Taking Scotland's Books to the World
In the month of the Edinburgh International Book Festival and Publishing Scotland's International Fellowship Programme, we highlight Scotland's significant place on the global publishing map. Celebrating the far-reaching impact and influence of Scotland's publishers and authors, we present a selection of books spanning fiction, non-fiction, and poetry across languages and time zones.
Q. You started writing when you were only 13 years old and landed a three-book deal with Edinburgh-based Black and White Publishing by the time you turned 17. How did this come about?
A. I’d been posting my work ...
It’s October 2014 and Robert Davidson, publisher at Sandstone Press, is at the Frankfurt Book Fair when a German publisher asks him whether he’d be interested in buying a book from them.
Actually, adds the woman from Kiepenheuer & Witsch, it’s a series. The first four are already published in Germany: not best-sellers, but doing OK. They’re about a detective called Gereon Rath, and when the series starts, he is working undercover in 1929 Berlin. There will probably be another ...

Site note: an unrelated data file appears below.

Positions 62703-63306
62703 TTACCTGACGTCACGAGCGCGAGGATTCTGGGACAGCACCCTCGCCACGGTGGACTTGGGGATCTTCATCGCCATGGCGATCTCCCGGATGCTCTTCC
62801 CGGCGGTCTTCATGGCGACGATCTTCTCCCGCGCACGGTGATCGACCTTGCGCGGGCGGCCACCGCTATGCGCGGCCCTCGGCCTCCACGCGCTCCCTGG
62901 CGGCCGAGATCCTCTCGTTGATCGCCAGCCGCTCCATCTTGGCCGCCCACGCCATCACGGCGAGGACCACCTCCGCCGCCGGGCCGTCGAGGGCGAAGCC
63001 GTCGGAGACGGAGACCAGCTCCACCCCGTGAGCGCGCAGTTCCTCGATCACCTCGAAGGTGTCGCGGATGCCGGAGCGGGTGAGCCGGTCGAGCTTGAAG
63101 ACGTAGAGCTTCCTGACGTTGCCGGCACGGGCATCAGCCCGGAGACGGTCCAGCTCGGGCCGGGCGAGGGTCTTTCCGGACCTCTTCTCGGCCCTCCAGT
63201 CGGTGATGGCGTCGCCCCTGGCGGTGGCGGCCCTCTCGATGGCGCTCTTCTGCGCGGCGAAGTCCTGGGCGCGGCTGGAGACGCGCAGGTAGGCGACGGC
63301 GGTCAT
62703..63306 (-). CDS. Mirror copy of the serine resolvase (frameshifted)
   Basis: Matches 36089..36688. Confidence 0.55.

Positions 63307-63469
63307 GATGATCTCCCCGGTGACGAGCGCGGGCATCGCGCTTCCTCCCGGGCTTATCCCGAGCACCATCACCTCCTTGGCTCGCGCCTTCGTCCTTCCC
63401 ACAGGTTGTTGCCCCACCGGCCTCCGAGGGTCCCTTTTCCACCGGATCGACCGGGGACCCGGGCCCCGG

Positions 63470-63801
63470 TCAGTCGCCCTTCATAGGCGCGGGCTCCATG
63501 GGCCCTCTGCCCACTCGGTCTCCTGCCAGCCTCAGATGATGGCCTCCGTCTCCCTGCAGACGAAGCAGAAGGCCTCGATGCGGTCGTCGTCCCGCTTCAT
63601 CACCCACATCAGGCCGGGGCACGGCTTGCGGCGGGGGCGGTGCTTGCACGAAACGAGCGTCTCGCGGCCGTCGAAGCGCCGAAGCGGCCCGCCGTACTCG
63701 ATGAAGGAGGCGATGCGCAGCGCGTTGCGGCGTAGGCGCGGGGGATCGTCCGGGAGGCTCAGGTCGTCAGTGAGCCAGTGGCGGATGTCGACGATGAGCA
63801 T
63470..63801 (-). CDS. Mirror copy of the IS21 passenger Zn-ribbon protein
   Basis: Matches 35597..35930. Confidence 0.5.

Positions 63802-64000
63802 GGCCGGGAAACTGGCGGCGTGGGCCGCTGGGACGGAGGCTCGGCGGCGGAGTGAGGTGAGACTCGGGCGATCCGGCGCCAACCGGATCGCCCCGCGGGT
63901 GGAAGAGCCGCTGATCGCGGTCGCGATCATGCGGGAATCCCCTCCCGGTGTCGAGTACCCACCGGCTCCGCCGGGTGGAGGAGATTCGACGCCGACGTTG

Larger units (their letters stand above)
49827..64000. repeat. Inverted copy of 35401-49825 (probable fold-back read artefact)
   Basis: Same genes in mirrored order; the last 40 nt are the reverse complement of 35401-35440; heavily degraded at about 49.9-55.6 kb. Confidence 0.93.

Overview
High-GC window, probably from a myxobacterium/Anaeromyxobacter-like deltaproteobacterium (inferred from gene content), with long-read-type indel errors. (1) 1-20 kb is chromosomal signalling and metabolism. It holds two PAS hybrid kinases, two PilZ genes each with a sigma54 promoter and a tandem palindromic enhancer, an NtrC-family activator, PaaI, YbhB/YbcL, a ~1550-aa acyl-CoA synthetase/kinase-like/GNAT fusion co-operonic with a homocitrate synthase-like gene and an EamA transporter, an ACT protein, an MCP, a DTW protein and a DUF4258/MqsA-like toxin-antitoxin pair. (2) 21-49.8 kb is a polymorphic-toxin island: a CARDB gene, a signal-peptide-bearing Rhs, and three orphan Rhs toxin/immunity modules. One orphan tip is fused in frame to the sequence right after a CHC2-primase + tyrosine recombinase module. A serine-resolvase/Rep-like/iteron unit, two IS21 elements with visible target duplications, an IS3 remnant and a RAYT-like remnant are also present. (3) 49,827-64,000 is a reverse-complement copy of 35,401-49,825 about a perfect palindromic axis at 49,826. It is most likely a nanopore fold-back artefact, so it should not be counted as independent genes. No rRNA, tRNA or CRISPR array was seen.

‘International illustrators have commented how they often see their own culture reflected back at them in our Scottish books.’
‘We drove out across the desert in the dark to a large fort-like building with turrets lit by neon lights.’
‘syne your fairheid set it lowein / toun sae skyrie, starnie-splendant.’
‘A piece of bread only speaks of hunger, which everyone considers to be a vulgar and crude thing.’
‘There was something odd about the way he sat there, a solitary figure in this isolated place.’
‘Without doubt there is a desire for Scottish authors to be translated and sold overseas.’
‘The character Garšva is a struggling émigré poet working as a lift operator in a large New York hotel.’
‘Once at sea a full-blown south-westerly storm developed, placing the Kursk in serious peril.’